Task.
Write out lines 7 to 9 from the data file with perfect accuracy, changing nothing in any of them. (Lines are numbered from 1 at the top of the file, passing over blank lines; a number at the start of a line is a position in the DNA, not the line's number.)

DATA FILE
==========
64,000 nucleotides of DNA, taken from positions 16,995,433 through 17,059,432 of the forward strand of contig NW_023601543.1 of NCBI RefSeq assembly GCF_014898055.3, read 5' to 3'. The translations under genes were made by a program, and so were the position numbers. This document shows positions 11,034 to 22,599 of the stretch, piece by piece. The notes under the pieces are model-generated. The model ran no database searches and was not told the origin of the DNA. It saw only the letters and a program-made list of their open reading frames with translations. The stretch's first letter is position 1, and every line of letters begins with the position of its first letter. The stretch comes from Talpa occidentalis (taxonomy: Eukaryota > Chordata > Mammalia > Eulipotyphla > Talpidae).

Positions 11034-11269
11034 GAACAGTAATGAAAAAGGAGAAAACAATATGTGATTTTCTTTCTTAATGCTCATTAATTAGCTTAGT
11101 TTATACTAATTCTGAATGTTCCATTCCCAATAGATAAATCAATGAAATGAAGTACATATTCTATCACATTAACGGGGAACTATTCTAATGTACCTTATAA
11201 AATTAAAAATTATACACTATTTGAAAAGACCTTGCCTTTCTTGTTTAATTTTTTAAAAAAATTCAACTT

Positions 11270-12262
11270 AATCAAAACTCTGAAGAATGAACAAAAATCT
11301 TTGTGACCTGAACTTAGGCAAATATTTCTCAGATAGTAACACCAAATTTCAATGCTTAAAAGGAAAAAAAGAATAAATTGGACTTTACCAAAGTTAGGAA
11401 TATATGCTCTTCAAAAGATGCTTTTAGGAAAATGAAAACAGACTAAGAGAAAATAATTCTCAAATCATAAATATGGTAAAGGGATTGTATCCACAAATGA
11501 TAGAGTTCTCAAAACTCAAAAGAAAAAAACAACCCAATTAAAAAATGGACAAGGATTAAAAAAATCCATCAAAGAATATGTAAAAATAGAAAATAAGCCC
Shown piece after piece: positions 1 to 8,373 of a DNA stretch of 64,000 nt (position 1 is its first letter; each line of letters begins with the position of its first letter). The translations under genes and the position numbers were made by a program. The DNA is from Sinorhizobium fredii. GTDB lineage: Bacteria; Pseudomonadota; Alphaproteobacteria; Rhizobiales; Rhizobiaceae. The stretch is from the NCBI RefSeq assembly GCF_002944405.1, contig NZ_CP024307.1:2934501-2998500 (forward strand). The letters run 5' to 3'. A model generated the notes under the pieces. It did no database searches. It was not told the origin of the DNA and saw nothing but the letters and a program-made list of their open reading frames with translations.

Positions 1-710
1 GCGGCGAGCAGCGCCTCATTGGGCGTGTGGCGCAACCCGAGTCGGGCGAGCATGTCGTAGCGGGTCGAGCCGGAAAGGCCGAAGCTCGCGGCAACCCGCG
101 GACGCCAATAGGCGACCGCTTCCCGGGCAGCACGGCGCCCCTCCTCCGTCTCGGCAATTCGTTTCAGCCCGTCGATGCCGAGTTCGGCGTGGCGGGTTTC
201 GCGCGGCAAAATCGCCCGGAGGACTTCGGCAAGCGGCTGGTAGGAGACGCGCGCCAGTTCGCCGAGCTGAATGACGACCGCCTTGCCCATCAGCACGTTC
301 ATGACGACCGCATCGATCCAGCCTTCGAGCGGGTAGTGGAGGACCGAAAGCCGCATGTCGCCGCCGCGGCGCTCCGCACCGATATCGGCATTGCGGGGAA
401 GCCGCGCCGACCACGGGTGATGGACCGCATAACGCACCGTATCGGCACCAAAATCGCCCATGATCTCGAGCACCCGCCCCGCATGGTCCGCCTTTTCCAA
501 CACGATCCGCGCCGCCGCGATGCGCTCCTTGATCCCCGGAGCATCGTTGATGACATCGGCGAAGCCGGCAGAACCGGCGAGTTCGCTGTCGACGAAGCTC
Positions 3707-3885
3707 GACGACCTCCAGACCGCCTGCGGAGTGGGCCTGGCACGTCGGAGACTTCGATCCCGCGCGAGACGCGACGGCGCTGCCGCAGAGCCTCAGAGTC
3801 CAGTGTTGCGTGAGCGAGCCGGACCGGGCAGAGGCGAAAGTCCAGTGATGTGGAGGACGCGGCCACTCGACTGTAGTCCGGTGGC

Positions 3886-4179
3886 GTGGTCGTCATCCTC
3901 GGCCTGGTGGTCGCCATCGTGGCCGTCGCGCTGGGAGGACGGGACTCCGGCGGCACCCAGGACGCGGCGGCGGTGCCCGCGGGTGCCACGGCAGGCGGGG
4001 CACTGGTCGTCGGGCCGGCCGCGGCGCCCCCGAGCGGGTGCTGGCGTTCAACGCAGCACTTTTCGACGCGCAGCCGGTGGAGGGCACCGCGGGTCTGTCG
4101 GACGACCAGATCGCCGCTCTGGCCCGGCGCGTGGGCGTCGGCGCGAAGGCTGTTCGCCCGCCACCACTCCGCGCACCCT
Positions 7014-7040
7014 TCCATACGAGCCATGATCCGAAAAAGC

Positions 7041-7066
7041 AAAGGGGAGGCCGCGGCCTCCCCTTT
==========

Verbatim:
11270 AATCAAAACTCTGAAGAATGAACAAAAATCT
11301 TTGTGACCTGAACTTAGGCAAATATTTCTCAGATAGTAACACCAAATTTCAATGCTTAAAAGGAAAAAAAGAATAAATTGGACTTTACCAAAGTTAGGAA
11401 TATATGCTCTTCAAAAGATGCTTTTAGGAAAATGAAAACAGACTAAGAGAAAATAATTCTCAAATCATAAATATGGTAAAGGGATTGTATCCACAAATGA